Facing the Beast

Alright, it has been some time since I’ve written a tip and figure I stop being lazy and get back on track so, here I am. Wednesday, 6:10am as I write this post for Friday, 6am.

Alright, now that’s out of the way, I want to talk about something called “Facing the Beast” at least, that’s what I call it.

Facing the beast is when you have a finished draft of a novel, manuscript, whatever-you-wanna-call-it and you feel like it’s not finished. Not even close.

You read other novels and compare it to yours, subconsciously of course, and you feel like every novel you read is better than yours.

Sound familiar?

Anyway, when you go back to your own novel, you know what needs to be done, you know what you need to do to get your novel to the place it needs to get to but you don’t feel you’re skillful enough to do it.

You have this five, six hundred pager, ready to go but at the same time not ready to go and you’re just stuck. So, what the hell to do next?

The answer seems simple: just get to work and start editing.

Well, here’s the thing.

This five, six hundred page novel you have is already intricate and set up in a specific way. You can’t just go int there and muck around without having it affect everything else. If you change one thing in chapter one, you may have to change something in chapter thirty and forty-five.

Get it? If you change one thing, you gotta change everything so it’s all or nothing and that’s the bitch about it, isn’t it?

Well, there is a way around this.

  1. spend time away from the novel or work

when you’ve been working at it day in and day out, it can get pretty exhausting and kind of pull you out of life as a hole. The more you sit with a problem the more it grows. Sometimes, the best thing is to just let it go for a few days or eternities and voila! the answer comes to you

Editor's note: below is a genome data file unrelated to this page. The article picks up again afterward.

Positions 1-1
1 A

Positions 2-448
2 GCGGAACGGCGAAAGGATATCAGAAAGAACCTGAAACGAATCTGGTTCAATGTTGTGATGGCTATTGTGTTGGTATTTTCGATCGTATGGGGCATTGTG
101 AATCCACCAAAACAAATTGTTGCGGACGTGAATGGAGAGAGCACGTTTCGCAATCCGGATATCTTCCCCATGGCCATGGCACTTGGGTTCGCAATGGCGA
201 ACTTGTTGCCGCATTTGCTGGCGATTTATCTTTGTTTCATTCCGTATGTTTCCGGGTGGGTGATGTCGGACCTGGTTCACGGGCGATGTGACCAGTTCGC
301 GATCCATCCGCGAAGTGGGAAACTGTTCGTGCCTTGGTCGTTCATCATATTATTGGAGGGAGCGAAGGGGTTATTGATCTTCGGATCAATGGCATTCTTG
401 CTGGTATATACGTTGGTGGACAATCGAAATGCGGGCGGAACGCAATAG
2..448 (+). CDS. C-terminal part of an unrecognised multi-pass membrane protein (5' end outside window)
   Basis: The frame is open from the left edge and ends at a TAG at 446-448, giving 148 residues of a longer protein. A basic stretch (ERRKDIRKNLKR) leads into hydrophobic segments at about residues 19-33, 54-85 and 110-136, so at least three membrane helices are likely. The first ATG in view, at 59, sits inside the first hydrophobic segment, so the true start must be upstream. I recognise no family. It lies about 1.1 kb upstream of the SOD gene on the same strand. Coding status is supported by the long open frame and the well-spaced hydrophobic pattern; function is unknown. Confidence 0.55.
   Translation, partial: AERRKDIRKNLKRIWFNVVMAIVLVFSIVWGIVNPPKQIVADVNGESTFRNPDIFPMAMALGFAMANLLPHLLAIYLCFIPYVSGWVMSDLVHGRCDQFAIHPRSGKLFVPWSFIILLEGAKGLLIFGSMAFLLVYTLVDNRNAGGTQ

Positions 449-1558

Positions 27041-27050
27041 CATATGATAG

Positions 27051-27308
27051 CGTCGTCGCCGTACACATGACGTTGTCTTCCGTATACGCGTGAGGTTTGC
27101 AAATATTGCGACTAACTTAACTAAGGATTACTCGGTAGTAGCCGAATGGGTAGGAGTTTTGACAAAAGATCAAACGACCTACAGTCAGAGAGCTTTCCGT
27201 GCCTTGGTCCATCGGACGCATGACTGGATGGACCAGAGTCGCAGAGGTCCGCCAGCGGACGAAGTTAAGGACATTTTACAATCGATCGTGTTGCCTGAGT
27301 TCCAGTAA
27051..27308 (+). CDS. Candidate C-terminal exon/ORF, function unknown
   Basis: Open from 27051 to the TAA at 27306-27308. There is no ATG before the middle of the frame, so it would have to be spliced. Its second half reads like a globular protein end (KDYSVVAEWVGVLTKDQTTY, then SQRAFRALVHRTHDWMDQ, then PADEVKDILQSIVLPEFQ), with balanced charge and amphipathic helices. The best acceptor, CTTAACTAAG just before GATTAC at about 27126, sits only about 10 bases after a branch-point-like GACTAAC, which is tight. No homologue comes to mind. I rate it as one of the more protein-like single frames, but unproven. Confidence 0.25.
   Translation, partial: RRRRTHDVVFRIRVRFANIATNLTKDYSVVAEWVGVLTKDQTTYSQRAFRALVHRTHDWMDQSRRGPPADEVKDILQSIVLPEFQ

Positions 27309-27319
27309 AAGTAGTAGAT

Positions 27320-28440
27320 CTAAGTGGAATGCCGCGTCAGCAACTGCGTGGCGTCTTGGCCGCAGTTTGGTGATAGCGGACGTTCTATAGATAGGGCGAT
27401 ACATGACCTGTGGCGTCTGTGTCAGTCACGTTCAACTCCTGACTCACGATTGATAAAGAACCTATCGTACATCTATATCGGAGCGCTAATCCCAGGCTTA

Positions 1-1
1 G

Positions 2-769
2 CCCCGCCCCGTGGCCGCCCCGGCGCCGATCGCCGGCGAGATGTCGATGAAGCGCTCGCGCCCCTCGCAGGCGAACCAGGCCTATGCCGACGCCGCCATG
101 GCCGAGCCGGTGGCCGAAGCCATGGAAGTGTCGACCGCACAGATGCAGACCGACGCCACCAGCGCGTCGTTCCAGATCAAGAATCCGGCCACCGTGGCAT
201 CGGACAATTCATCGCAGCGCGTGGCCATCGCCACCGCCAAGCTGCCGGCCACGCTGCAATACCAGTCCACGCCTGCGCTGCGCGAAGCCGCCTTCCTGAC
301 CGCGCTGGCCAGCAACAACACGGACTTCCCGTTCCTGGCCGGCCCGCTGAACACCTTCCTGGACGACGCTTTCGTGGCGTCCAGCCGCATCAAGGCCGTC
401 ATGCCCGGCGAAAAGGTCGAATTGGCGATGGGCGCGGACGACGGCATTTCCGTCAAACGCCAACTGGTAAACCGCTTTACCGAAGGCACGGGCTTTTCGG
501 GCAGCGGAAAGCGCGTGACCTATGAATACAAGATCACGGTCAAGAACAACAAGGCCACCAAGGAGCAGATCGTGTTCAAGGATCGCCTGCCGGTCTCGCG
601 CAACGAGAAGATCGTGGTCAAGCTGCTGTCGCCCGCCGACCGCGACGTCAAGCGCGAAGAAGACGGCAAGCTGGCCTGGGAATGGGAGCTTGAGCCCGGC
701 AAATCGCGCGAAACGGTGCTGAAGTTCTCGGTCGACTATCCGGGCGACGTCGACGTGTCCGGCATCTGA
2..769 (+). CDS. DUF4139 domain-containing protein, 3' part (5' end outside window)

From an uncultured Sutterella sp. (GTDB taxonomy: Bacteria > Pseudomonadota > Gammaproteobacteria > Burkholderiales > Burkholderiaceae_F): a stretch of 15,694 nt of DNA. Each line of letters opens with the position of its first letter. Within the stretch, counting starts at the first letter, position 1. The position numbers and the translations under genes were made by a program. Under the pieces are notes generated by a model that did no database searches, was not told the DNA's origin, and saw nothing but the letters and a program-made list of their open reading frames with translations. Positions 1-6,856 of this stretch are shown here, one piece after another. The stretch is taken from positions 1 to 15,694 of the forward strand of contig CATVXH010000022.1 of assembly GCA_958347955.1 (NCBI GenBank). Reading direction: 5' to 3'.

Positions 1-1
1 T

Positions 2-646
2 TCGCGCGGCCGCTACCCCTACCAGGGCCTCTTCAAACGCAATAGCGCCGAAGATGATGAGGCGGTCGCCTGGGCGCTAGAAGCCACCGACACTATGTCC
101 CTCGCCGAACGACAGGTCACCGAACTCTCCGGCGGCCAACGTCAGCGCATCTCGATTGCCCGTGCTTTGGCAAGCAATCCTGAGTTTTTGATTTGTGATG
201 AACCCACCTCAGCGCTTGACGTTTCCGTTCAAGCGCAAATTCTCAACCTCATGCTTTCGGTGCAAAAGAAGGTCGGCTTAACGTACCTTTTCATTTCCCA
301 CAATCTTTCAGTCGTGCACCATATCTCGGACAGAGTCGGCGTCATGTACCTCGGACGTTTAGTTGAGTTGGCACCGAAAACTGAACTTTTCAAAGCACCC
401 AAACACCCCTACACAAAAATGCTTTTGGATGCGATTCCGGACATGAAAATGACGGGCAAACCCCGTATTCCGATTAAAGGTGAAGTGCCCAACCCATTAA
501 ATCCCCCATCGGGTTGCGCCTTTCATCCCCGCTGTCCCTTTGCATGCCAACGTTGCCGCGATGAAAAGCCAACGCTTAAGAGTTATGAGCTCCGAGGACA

2. Write out everything you think you need to do then go see if you actually need to do it.

Well, this party is tricky because when you look at your work you don’t see the problems because it’s your work. Basically, you may be too close to it. However, you can still do this without critique (especially if you think your story should remain in the dungeon). Start off with the general then get into the specific, after you toil and struggle to plan things out, spend time away from that plan as well and maybe, MAYBE, you can sit down and start editing.

3. Break up the novel or work into manageable parts.

This one is self-explanatory but I’ll explain anyway. If you have a six hundred page novel, focus on only one hundred pages per week or fifty pages or whatever is comfortable (and no, no pages worked on isn’t an option). When you break it up like this, you can look at a larger picture and attain more clarity as to what needs to be changed, deleted, or just tweaked. Sometimes, you find out that you don’t need to change anything and that you’re just a sniveling perfectionist trying to create god-like content on the first go.

So yeah, that’s all I have for you guys. Till next week . . .

Tell me what you think in the comments! I read and reply to all of them and welcome feedback for improving my stories, poetry, and insights. Thanks for reading!

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